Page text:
Use this URL to cite or link to this record in EThOS: http://ethos.bl.uk/OrderDetails.do?uin=uk.bl.ethos.480373
Title: Some aspects of the relationship between certain epifaunistic insects and their hosts
Author: Buckle, Alan P.
Awarding Body: University of London
Current Institution: Royal Holloway, University of London
Date of Award: 1975
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Abstract:
Certain aspects of the relationship between small mammals and their epifaunistic communities were investigated in a habitat supporting three rodent species. Preliminary studies indicated that, in an area of rough grass and bramble shrub, a community of rodents existed harbouring a wide range of flea ectoparasite species, as well as the apparently rare beetle Leptinus testaceus Muller. Techniques were developed, and are described, for the accurate assessment of the level of epifaunistic infestation of rodents. The infestation of various host species, sex and age categories were compared during the different phases of the host's annual population cycle. The rates of re-infestation of hosts and the levels of infestation with fleas with respect to home range size and migratory/ sedentary host categories were also investigated. The underlying cause of certain observed similarities in the level of infestation of some host categories was studied by the use of mark and recapture of fleas. The possibilities offered by this method of study of ectoparasites and their hosts are discussed. In order to contrast the situation observed in the flea infestation of small mammals a study of the association between hibernating hedgehogs and their flea ectopara-sites was undertaken. A method was developed for the assessment of the alimentary relations of a flea population with its host and this approach, together with the use of other techniques, indicated certain behavioural modifications which allowed the fleas to successfully parasitise their hibernating hosts.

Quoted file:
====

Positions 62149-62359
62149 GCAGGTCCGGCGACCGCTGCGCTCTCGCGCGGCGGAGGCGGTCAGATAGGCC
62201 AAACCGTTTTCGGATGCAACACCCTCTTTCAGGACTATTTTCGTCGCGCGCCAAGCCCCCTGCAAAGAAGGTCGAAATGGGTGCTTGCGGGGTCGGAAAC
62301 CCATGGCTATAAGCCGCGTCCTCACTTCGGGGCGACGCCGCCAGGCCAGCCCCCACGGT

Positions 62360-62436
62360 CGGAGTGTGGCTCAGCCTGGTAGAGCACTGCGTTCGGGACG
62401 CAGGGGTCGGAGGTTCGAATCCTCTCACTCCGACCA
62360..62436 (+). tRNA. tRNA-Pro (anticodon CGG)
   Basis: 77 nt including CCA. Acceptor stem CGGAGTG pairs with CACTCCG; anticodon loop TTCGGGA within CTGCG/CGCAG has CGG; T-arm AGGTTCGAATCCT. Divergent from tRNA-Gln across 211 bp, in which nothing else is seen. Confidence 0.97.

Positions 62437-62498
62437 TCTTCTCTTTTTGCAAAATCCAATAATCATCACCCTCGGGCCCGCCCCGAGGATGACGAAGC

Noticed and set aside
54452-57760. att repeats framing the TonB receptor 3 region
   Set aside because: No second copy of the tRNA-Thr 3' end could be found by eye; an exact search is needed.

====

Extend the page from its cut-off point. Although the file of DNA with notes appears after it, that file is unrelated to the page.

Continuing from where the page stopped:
Supervisor: Not available Sponsor: Not available
Qualification Name: Thesis (Ph.D.) Qualification Level: Doctoral
EThOS ID: uk.bl.ethos.480373  DOI: Not available
Keywords: Parasitology
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